The British public loves a bargain and the latest online craze – clearance return pallets – sees people make large profits from unwanted stock returned to large retailers like Amazon and Argos.

Online searches for these money-making pallets having risen by 170% in recent months.

But while this scheme has only just captured the nation’s attention, businessman Karl Baxter, CEO of Wholesale Clearance UK has been doing it for years.

In this Q&A, Mr Baxter shares his expert knowledge and reveals his top tips and tricks for making money on return pallets…

What are return pallets?

“The latest online re-sale craze, return pallets, are where retailers bundle up their customers’ unwanted stock and resell it in bulk at a discounted price.

“Usually sorted into themes, this means that anyone looking to purchase the unwanted stock can get a large number of kitchen appliances, for example, for a fraction of its original selling price.

“As a wholesaler who specialises in bankrupt and surplus stock, as well as end of the line clearances, we have long seen the value in buying the pallets and selling the stock onto individuals or other companies of all sizes.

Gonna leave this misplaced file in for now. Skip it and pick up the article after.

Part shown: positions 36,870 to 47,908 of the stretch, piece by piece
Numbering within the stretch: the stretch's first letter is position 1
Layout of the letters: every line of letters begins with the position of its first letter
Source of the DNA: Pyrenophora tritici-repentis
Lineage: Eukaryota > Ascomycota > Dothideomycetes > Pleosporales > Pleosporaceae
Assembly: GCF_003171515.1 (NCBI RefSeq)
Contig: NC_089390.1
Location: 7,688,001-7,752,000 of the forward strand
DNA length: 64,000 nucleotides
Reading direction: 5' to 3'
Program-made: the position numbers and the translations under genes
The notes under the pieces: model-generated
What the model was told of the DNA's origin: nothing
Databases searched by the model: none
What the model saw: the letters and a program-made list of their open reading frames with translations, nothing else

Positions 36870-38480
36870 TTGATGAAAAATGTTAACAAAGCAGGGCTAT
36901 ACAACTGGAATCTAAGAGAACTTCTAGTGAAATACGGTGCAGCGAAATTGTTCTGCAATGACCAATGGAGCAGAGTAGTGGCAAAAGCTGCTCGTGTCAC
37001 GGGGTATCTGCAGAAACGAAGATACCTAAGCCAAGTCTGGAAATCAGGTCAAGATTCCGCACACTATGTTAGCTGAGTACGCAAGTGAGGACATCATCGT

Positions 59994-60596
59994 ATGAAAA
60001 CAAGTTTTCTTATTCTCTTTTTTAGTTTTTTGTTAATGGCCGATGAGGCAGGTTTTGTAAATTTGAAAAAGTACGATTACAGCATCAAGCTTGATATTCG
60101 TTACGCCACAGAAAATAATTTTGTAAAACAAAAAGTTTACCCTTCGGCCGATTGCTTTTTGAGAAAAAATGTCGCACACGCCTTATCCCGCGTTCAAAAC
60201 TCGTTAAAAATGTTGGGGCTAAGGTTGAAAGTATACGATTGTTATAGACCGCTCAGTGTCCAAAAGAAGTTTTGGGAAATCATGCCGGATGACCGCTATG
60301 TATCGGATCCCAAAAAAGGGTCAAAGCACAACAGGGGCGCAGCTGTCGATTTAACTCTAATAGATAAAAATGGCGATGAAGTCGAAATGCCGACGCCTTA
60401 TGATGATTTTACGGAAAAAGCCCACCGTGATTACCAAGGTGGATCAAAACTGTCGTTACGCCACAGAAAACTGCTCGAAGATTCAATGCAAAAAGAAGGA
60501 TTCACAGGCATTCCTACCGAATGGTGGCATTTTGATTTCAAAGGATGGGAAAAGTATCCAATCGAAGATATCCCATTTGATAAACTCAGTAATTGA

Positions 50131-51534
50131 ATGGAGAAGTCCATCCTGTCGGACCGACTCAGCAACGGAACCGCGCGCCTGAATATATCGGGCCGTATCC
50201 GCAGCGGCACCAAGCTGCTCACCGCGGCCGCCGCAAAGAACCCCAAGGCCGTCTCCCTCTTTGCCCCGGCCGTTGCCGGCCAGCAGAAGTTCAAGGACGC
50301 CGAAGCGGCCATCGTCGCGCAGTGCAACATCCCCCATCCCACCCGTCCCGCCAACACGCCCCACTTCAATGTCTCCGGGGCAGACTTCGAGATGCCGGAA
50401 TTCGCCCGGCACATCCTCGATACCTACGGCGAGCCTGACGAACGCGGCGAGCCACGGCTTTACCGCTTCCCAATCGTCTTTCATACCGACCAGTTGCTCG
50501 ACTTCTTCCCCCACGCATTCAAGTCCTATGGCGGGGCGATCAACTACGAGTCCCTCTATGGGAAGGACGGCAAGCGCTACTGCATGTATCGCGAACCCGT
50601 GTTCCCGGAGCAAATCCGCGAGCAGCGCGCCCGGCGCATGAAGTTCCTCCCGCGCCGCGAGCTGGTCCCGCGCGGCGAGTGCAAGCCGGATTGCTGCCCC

“The pallets can come from all types of businesses in the UK. It can be bankrupt stock, overstock, discontinued lines, past season, customer returns, Amazon stores – all sorts of avenues. 

“As we only deal with UK based stock, it’s a quick and easy turnaround for us to purchase or rehome and for it to get to the buyer.

How often do you invest in resell pallets?

“There is no hard and fast pattern to when stock is available, so we have to be ready to think and act quickly to get the best bargains for our customers as well as the best return for the businesses offering the stock.